ects were greatest among clinical sam-ples.Finally, a recent paper by Nicolo
andSchwenk
29
attempts to integrate current re-search with a view to providing physicians withpractical guidelines for exercise prescription asan adjunct to other forms of psychotherapy.Despite acknowledging that no research basedguidelines exist for recommending exercisetype, frequency, intensity, and duration, theauthors invoke prescriptions suggested byHill
30
which basically concur with thoseproposed by the ACSM.
98
Such programmesadvocate aerobic exercise conducted at 60– 70% of maximal heart rate,for 30–40 minutes,twice to five times a week.In conclusion, on the basis of existing litera-ture, it seems safe to accept that physical exer-cise regimens will have a positive influence ondepression, with the most powerful e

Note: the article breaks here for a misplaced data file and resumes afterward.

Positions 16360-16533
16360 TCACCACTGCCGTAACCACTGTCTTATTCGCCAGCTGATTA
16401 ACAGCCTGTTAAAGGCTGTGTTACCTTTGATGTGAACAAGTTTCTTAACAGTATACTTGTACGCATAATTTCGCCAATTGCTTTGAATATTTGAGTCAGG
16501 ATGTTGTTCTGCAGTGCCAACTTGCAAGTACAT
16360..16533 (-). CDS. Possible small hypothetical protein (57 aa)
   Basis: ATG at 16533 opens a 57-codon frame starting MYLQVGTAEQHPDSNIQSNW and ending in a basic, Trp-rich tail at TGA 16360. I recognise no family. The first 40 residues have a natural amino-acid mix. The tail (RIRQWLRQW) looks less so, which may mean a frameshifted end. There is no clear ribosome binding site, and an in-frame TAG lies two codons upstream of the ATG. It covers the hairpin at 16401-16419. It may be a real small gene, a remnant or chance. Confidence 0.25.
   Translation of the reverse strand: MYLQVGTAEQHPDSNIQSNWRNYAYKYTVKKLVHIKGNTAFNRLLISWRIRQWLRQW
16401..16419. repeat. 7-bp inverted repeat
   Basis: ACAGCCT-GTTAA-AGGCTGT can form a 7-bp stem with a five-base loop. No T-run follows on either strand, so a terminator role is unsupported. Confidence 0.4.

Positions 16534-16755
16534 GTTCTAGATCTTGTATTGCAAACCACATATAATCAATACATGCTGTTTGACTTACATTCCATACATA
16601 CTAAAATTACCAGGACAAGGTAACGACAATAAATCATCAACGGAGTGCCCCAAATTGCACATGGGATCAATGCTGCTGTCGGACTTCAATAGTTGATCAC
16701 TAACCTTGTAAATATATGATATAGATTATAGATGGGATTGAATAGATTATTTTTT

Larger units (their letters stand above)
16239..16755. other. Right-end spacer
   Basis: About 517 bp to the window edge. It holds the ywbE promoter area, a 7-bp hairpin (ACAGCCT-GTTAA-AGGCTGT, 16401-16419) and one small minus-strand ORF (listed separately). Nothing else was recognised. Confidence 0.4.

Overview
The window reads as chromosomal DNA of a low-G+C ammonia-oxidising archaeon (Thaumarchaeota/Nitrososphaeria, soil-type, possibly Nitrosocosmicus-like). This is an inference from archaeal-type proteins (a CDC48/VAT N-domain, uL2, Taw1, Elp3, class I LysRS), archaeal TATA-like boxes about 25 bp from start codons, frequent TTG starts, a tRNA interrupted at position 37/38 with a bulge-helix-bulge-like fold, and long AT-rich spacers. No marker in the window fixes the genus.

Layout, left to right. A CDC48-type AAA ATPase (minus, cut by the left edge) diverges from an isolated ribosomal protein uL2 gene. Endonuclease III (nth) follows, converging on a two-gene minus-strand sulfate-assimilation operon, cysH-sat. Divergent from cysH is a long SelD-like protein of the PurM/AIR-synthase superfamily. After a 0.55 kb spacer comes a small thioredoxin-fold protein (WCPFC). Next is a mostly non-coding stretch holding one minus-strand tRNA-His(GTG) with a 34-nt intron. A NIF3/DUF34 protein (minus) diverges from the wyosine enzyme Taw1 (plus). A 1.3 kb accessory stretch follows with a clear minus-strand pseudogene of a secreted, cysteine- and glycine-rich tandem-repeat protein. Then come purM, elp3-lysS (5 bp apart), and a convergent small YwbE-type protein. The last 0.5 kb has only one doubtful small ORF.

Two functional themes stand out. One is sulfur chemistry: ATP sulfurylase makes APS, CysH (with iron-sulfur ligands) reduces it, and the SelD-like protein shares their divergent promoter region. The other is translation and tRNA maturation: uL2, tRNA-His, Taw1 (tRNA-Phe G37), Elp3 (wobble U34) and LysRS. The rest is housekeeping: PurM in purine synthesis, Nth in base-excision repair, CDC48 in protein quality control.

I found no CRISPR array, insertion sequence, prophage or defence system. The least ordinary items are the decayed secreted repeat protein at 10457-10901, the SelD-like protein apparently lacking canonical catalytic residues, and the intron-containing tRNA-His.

ectsnoted among clinical populations. Limited evi-dence would also suggest that aerobic exerciseis most e
ective, including activities such aswalking, jogging, cycling, light circuit training,and weight training,and that regimens extend-ing over several months appear to yield themost positive e
ects.
ANXIETY
To date, there have been over 30 publishedreviews dealing with the anxiolytic e
ects of exercise and physical activity. One review
31
concludes that regardless of anxiety measurestaken (trait or state, behavioural, self report,physiological), or exercise regimen invoked(acute
v
chronic),the results point to a consist-ent link between exercise and anxiety reduc-tion. Furthermore, a meta-analysis
32
specifi-cally examining studies that distinguishbetween those who are coping with stress andthose who are not concluded that aerobic exer-cise training programmes were e
ective inreducing anxiety, particularly among thoseexperiencing chronic work stress. Their overalle